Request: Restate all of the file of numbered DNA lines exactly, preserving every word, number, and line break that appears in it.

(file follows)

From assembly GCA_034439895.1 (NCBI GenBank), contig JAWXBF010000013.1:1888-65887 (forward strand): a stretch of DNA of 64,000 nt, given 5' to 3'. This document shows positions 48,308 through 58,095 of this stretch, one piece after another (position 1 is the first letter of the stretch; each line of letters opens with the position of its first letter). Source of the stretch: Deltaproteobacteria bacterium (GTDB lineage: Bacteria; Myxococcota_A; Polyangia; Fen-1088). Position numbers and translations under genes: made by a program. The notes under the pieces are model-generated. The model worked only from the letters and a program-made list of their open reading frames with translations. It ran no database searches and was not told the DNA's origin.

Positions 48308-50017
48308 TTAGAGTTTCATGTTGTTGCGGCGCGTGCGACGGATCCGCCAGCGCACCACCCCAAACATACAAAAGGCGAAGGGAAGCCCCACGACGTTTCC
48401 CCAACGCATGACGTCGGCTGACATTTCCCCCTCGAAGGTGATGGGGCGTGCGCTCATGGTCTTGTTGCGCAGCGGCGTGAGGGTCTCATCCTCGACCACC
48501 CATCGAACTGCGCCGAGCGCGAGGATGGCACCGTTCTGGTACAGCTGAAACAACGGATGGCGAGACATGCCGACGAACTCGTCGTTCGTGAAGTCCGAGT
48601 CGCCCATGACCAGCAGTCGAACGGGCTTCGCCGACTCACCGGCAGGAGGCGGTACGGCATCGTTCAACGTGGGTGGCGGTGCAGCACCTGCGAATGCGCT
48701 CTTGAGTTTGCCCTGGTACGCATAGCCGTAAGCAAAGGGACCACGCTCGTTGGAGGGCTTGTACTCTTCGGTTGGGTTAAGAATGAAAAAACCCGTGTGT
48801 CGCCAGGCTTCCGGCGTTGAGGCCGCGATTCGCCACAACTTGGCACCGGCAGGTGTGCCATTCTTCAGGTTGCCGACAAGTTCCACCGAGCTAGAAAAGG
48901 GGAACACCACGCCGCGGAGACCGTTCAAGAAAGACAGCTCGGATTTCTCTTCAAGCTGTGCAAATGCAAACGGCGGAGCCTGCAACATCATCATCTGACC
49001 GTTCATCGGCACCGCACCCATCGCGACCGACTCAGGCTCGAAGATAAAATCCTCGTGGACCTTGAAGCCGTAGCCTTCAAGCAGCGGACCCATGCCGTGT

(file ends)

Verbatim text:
From assembly GCA_034439895.1 (NCBI GenBank), contig JAWXBF010000013.1:1888-65887 (forward strand): a stretch of DNA of 64,000 nt, given 5' to 3'. This document shows positions 48,308 through 58,095 of this stretch, one piece after another (position 1 is the first letter of the stretch; each line of letters opens with the position of its first letter). Source of the stretch: Deltaproteobacteria bacterium (GTDB lineage: Bacteria; Myxococcota_A; Polyangia; Fen-1088). Position numbers and translations under genes: made by a program. The notes under the pieces are model-generated. The model worked only from the letters and a program-made list of their open reading frames with translations. It ran no database searches and was not told the DNA's origin.

Positions 48308-50017
48308 TTAGAGTTTCATGTTGTTGCGGCGCGTGCGACGGATCCGCCAGCGCACCACCCCAAACATACAAAAGGCGAAGGGAAGCCCCACGACGTTTCC
48401 CCAACGCATGACGTCGGCTGACATTTCCCCCTCGAAGGTGATGGGGCGTGCGCTCATGGTCTTGTTGCGCAGCGGCGTGAGGGTCTCATCCTCGACCACC
48501 CATCGAACTGCGCCGAGCGCGAGGATGGCACCGTTCTGGTACAGCTGAAACAACGGATGGCGAGACATGCCGACGAACTCGTCGTTCGTGAAGTCCGAGT
48601 CGCCCATGACCAGCAGTCGAACGGGCTTCGCCGACTCACCGGCAGGAGGCGGTACGGCATCGTTCAACGTGGGTGGCGGTGCAGCACCTGCGAATGCGCT
48701 CTTGAGTTTGCCCTGGTACGCATAGCCGTAAGCAAAGGGACCACGCTCGTTGGAGGGCTTGTACTCTTCGGTTGGGTTAAGAATGAAAAAACCCGTGTGT
48801 CGCCAGGCTTCCGGCGTTGAGGCCGCGATTCGCCACAACTTGGCACCGGCAGGTGTGCCATTCTTCAGGTTGCCGACAAGTTCCACCGAGCTAGAAAAGG
48901 GGAACACCACGCCGCGGAGACCGTTCAAGAAAGACAGCTCGGATTTCTCTTCAAGCTGTGCAAATGCAAACGGCGGAGCCTGCAACATCATCATCTGACC
49001 GTTCATCGGCACCGCACCCATCGCGACCGACTCAGGCTCGAAGATAAAATCCTCGTGGACCTTGAAGCCGTAGCCTTCAAGCAGCGGACCCATGCCGTGT